Is Tznius A Woman's Most Important Mitzvah?

Is Tznius A Woman’s Most Important Mitzvah?


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Dear Jew in the City,

I hear people in the Orthodox community sometimes talk about tznius (modesty) for a woman like it is her MOST important mitzvah. Like what she exists for. While I’m a fan of tznius, this perspective on it does not sit well with me – that our greatest goal in life as women is to disappear. Am I right? Are the sources in my favor?

Sincerely,

Michal

Dear Michal –

Thanks for your question. There is a point of view, sometimes espoused by the right end of the Orthodox spectrum, to the extent that what Torah does for men, tzniyus does for women. I know this because a certain fairly controversial book on modesty actually has a section titled “What Torah Does for Men, Tznius Does for Women.” The intention of this statement is as follows: the Talmud (Kiddushin 30b) teaches us that the mitzvah of Torah study protects men from the yetzer hara (evil inclination). This position states that since women do not have an obligation to study Torah comparable to that of men, tzniyus fulfills the same function. But what is the source for such an assertion?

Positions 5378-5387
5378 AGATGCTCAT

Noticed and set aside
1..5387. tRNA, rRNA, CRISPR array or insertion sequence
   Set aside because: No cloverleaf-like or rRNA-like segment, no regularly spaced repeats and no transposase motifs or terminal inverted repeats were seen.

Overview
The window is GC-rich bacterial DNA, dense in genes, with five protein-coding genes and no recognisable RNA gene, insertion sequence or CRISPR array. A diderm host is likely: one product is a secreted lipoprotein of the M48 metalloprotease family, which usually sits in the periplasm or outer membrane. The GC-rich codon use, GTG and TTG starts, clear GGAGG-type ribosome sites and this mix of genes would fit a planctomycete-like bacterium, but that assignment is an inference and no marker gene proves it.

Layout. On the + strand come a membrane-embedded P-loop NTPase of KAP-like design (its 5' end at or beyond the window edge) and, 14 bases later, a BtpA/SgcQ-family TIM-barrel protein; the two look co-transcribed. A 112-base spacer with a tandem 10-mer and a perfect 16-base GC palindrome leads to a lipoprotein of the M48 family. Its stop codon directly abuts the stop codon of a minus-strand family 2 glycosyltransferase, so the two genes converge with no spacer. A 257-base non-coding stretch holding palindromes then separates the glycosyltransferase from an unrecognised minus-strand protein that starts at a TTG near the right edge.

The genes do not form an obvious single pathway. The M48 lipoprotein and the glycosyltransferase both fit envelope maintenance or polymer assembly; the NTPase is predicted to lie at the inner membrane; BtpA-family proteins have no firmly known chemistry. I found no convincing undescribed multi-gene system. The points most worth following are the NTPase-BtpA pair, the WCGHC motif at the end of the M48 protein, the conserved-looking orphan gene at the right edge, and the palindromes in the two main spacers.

I am not aware of any Biblical verse or Talmudic dictum in support of this concept. The only real support the author brings is a statement of the Vilna Gaon. The Gaon, who was traveling, sent a letter home to his family with words of encouragement against all sorts of negative traits and behaviors – all except for his mother, whom he excluded because of her great modesty. The inference is that her adherence to the standards of tzniyus protects her from temptation. The author notes that “some versions” of the Gaon’s letter spell this point out explicitly. Even so, and with greatest deference to the Vilna Gaon, an unsourced opinion expressed in 18th-century personal correspondence does not carry the same force of law as the Talmud, the Rambam’s Mishneh Torah or the Shulchan Aruch..

It’s actually impossible to answer “what is the most important mitzvah?” We intuitively “feel” that mitzvos like Shabbos and keeping kosher are more important than most and we don’t spend as much time thinking about things like shaatnez (not wearing garments of mixed wool and linen), taking challah from our dough or not charging interest. In fact, the mishnah in Pirkei Avos (2:1) tells us to be as careful in what we perceive to be “small” mitzvos as we are in what we consider to be “big” mitzvos specifically because we don’t know the relative importance of mitzvos.